Federation Reference

This page provides a reference on all the fields you can set when defining federation parameters, and describes how you can monitor federation links.

Configuration reference

Policies

A policy can apply an upstream set (including the implicitly-defined upstream set "all") or a single upstream to a set of exchanges and / or queues.

To apply all upstreams:

rabbitmqctl set_policy federate-me '^amq\.' '{"federation-upstream-set":"all"}'

To apply a named set of upstreams:

rabbitmqctl set_policy federate-me '^amq\.' '{"federation-upstream-set":"my-set"}'

To apply a single upstream:

rabbitmqctl set_policy federate-me '^amq\.' '{"federation-upstream":"my-upstream"}'

Note that you cannot use the federation-upstream and federation-upstream-set keys together in a policy. For more detail on policies, see the policy documentation.

Upstreams

A federation-upstream parameter specifies how to connect to a broker. It takes the form:

rabbitmqctl set_parameter federation-upstream name 'json-object'

The json-object can contain the following keys:

Applying to federated exchanges and federated queues

uri

The AMQP URI(s) for the upstream. Mandatory. See the AMQP URI reference for information on how RabbitMQ treats AMQP URIs in general, and the query parameter reference for the Erlang client's extensions (including those for SSL and SASL) which are available to federation.

Note that this field can either be a string, or a list of strings. If more than one string is provided, the federation plugin will randomly pick one URI from the list. This can be used to connect to an upstream cluster and ensure the link will eventually find another node in the event that one fails. It's probably not a great idea to use multiple URIs that do not point to the same cluster.

To connect to multiple URIs simultaneously use multiple upstreams.

prefetch-count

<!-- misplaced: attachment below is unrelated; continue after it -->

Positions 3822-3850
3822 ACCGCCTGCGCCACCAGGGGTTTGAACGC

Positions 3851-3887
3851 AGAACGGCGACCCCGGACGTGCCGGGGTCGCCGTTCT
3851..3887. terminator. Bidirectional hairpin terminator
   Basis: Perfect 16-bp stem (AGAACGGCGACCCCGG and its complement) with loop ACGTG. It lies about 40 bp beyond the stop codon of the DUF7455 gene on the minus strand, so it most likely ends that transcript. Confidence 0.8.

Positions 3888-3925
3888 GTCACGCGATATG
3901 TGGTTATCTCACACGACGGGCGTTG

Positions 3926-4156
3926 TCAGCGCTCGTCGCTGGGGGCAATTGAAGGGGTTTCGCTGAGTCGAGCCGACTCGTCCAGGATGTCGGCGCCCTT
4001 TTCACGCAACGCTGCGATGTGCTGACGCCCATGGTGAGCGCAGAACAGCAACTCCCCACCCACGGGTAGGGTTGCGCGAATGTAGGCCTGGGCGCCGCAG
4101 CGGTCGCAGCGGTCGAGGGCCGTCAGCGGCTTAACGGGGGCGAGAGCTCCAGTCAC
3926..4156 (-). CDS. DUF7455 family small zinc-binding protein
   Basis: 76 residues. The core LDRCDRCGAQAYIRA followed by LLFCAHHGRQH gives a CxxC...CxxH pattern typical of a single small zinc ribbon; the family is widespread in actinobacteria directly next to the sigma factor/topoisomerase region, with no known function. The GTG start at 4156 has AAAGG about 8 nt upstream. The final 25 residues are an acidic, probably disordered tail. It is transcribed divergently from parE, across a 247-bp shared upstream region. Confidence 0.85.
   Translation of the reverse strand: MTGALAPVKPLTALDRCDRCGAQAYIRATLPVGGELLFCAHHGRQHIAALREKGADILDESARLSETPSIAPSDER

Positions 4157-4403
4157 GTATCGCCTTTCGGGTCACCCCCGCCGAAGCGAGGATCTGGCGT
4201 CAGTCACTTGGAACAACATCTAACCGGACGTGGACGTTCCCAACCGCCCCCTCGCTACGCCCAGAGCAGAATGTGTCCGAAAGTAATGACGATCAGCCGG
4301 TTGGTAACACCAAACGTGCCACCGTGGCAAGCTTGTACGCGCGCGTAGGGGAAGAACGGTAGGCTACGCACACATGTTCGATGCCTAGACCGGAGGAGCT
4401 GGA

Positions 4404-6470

The maximum number of unacknowledged messages copied over a link at any one time. Default is 1000.
reconnect-delay
The duration (in seconds) to wait before reconnecting to the broker after being disconnected. Default is 1.
ack-mode

Determines how the link should acknowledge messages. If set to on-confirm (the default), messages are acknowledged to the upstream broker after they have been confirmed downstream. This handles network errors and broker failures without losing messages, and is the slowest option.

If set to on-publish, messages are acknowledged to the upstream broker after they have been published downstream. This handles network errors without losing messages, but may lose messages in the event of broker failures.

If set to no-ack, message acknowledgements are not used. This is the fastest option, but may lose messages in the event of network or broker failures.

trust-user-id

Determines how federation should interact with the validated user-id feature. If set to true, federation will pass through any validated user-id from the upstream, even though it cannot validate it itself. If set to false or not set, it will clear any validated user-id it encounters. You should only set this to true if you trust the upstream server (and by extension, all its upstreams) not to forge user-ids.

Applying to federated exchanges only

exchange
The name of the upstream exchange. Default is to use the same name as the federated exchange.
max-hops
The maximum number of federation links that a message published to a federated exchange can traverse before it is discarded. Default is 1. Note that even if max-hops is set to a value greater than 1, messages will never visit the same node twice due to travelling in a loop. However, messages may still be duplicated if it is possible for them to travel from the source to the destination via multiple routes.